We have seen that there are two kinds of time — historical time, which marks progress, and cyclic time, which is marked by recurring patterns. Historical time is centered in the High Holiday festival cycle. Cyclic time is found in the three pilgrimage festivals. Sukkot is the end of the pilgrimage cycle, and yet, by its placement in the year, also brings to a close the High Holiday cycle. Seemingly, then, Sukkot comes at the end of both kinds of time.
Redemption is Sukkot’s theme and as such it answers the great question of Yom Kippur: Are we forgiven? Yet Sukkot only promises redemption and thus reflects an underlying uncertainty that bespeaks a cruel reality. Since redemption still has not come, Sukkot continues to signify our status as wanderers lost in the desert.
Despite Rosh Hashanah and Yom Kippur, most of us are still far away from each other and the Other. Despite the liberation of Pesach and the revelation of Shavuot, we do not end the pilgrimage festival cycle by entering the Promised Land; we are left wandering as the Promised Land eludes our grasp. On Sukkot, we rejoice with our lulav and etrog, imbued with a sense of relief, security, and joy now that the penitential days are over, and yet we sit in our sukkot, those temporary dwellings, open to the winds of time–both kinds of time.
If Sukkot brings both cycles to a close, it does so by looking toward the end of time and the final redemption. Sukkot’s haftarah [prophetic reading], from the prophet Zechariah [chapter 14:1-21], describes how in the future all the nations will go up to Jerusalem in peace to worship the Lord on the holiday of Sukkot.
To understand Shemini Atzeret and Simchat Torah, we must go back a bit. The seven days of Passover are followed by the 49 (7 X 7) of the omer, climaxing with the 50th day of Shavuot. Thus liberation is linked with revelation and the giving of the Torah. The experience of receiving the Torah is awesome. It is characterized by boundaries set around the mountain and a sound so terrible that the people flee. The mountain looms threateningly over their heads. There are no joyful outbursts at Sinai, only fear and anticipation. The experience concludes with the people’s acceptance of the Torah and the Covenant.
Shemini Atzeret and Simchat Torah are preceded by Sukkot, again seven days followed by one day, but here there is no intervening period as there is between Pesach and Shavuot. Shemini Atzeret is the eighth day–that is, the day after seven. Seven, being a perfect number in Judaism, signifies a complete unit of time–each week ends with the seventh day, Shabbat. Thus, the eighth day is the day after time. It is the end of both kinds of time. It is thus not just the promise of redemption but the actual moment of it. God said, “Remain with me [atzeret] an extra day,” a time beyond time.
Shemini Atzeret is a taste of the messianic, of the time when Torah, the Holy One, and Israel will be one. This comes to a climax with Simchat Torah. Instead of circling around the Torah scrolls as we did on Sukkot, during hoshanot we circle with the Torah scrolls. We take the connecting link between us and God–our ketubah [marriage contract], as it were–and circle around an apparently; empty space that is filled with the One who fills everything.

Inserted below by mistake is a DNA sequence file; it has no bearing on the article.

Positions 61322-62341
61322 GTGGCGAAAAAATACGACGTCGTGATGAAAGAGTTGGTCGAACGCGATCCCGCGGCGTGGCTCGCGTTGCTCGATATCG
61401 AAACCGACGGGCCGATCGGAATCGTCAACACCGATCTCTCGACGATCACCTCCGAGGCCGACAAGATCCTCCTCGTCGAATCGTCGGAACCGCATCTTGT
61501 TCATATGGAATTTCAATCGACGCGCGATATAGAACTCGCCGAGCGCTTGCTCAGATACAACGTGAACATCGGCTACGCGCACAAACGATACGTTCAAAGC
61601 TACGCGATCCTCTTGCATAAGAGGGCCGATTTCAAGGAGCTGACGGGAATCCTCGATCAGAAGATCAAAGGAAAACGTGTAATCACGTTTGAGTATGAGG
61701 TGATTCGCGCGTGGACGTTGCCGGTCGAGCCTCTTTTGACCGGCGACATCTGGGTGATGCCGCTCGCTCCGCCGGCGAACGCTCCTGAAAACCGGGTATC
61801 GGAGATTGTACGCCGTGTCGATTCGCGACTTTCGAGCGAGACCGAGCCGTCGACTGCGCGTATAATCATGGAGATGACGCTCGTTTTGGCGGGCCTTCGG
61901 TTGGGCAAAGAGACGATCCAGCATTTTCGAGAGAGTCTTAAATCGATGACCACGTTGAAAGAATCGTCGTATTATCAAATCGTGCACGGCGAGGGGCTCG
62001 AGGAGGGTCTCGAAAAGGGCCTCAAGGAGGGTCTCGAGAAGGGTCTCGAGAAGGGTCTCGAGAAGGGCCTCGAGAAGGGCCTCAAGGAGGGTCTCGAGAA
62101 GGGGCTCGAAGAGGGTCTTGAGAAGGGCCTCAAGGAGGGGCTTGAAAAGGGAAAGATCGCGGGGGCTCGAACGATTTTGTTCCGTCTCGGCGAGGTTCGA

Simchat Torah celebrates a Torah of joy, a Torah without restrictions or sense of burden. We circle God seven times with the Torah and then no more. There is no eighth circling. We read from the last portion of the Torah just before we enter the promised land, but leave the last few verses unread–the Torah unfinished. It is a magical moment when all that exists are God and Torah and ourselves. We throw ourselves into endless circles of dancing and become time lost.
But this moment must pass. Time does continue, and therefore the unity is broken. The sun rises and historical time, briefly halted, begins again. Cyclic time begins as well, for we start again the Torah reading cycle. There is no end to Torah; after Deuteronomy, we immediately begin Genesis as part of a constantly renewing cycle.
We also read the first chapter of the Book of Joshua, which shows that even after the Torah there is still something else. The Torah did not end last night. There is more to hear, for not only does the Torah cycle begin again, the Torah itself enters historical time beginning with the Book of Joshua.
Then, too, the Book of Joshua is the fulfillment of the dream of entering the Promised Land. It tells us that last night was no illusion, that the moment of redemption is always at hand.
Reprinted with permission from The Jewish Holidays: A Guide and Commentary (HarperCollins Publishers Inc.).
Pronounced: kuh-TOO-buh, Origin: Hebrew, the Jewish wedding contract.
Pronounced: LOO-lahv (oo as in boo), Origin: Hebrew, a bundle of branches representing three species — willow, myrtle and palm — which are shaken together with the etrog on Sukkot.
Pronounced: PAY-sakh, also PEH-sakh. Origin: Hebrew, the holiday of Passover.
Pronounced: roshe hah-SHAH-nah, also roshe ha-shah-NAH, Origin: Hebrew, the Jewish new year.
Pronounced: sue-KOTE, or SOOH-kuss (oo as in book), Origin: Hebrew, a harvest festival in which Jews eat inside temporary huts, falls in the Jewish month of Tishrei, which usually coincides with September or October.
Pronunced: TORE-uh, Origin: Hebrew, the Five Books of Moses.